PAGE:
Over the last seven years Chancellor has photographed modern trophy hunters – infiltrating the industry that caters for people like Walter Palmer the dentist from Minnesota who on 1 July 2015 wounded Cecil the lion with an arrow from a crossbow – tracked him for 40 hours then killed him with a rifle.
‘I expected to take 21st-century portraits of people who would seem like 19th-century figures’ Chancellor says. ‘But they’re not. They’re the kind of normal people you hear on the news now’.
The series he admits has been profoundly disturbing. ‘I’ve photographed people who have hunted animals in the most callous way who are heart surgeons’ says Chancellor. ‘I photographed one man – an extraordinarily prolific hunter – who ran a pet cemetery business back home’.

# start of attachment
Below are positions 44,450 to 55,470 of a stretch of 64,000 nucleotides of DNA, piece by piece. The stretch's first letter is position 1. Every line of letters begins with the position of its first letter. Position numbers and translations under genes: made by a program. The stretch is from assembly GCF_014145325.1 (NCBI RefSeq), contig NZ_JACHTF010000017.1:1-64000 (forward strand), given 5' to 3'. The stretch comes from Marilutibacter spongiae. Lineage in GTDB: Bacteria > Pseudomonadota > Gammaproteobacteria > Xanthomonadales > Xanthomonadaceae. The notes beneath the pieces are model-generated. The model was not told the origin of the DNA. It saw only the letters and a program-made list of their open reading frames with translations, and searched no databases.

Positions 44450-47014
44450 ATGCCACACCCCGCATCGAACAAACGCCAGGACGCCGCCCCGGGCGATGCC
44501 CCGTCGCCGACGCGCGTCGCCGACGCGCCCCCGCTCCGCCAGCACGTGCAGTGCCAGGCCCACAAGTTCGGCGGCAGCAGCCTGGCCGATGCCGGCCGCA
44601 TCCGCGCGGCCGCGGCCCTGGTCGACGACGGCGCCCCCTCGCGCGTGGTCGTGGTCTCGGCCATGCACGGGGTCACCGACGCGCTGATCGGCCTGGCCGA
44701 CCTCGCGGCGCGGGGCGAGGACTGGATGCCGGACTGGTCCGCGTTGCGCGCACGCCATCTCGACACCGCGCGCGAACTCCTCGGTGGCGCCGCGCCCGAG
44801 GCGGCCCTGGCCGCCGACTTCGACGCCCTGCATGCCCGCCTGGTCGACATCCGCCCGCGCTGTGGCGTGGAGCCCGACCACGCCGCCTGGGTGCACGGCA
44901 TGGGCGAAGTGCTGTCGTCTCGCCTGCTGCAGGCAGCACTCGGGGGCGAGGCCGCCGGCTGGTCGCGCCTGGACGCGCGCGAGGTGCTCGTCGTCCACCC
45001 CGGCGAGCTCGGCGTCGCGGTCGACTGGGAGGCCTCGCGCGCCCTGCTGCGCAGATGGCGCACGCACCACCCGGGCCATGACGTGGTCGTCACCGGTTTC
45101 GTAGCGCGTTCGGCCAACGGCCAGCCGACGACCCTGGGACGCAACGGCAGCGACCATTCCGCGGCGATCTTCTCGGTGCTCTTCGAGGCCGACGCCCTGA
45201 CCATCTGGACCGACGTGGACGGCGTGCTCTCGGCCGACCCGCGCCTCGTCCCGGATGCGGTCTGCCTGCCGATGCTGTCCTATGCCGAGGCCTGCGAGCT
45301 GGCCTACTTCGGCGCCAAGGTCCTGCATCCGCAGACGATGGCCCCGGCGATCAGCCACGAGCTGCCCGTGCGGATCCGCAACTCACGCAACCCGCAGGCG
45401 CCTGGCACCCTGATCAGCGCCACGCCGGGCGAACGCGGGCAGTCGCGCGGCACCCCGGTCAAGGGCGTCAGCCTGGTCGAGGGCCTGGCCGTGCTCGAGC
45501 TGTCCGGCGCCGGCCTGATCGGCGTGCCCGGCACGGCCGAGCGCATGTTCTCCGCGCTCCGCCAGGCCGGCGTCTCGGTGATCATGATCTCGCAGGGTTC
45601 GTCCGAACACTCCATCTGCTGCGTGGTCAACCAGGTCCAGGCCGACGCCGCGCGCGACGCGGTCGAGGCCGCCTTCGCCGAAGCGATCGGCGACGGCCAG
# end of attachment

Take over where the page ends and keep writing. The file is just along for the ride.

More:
What drives them to exert such power over something so free? ‘It’s impossible to say’ says Chancellor. ‘It’s such a divergent cross-section: some are meek-mouthed – some are forthright. Some will cry when they’ve shot an animal – some will pray. Some will drink beer or smoke a cigar. The only thing they have in common is the complete focus on what they’re doing. They don’t doubt it at all.”
Chancellor – who divides his time between Cape Town and London – took long journeys across South Africa for an earlier project on HIV. He became intrigued by the levels of privacy around the reserves beyond the cities.
‘You would just see miles and miles of high fences’ he says. ‘I wanted to know what was going on in there’.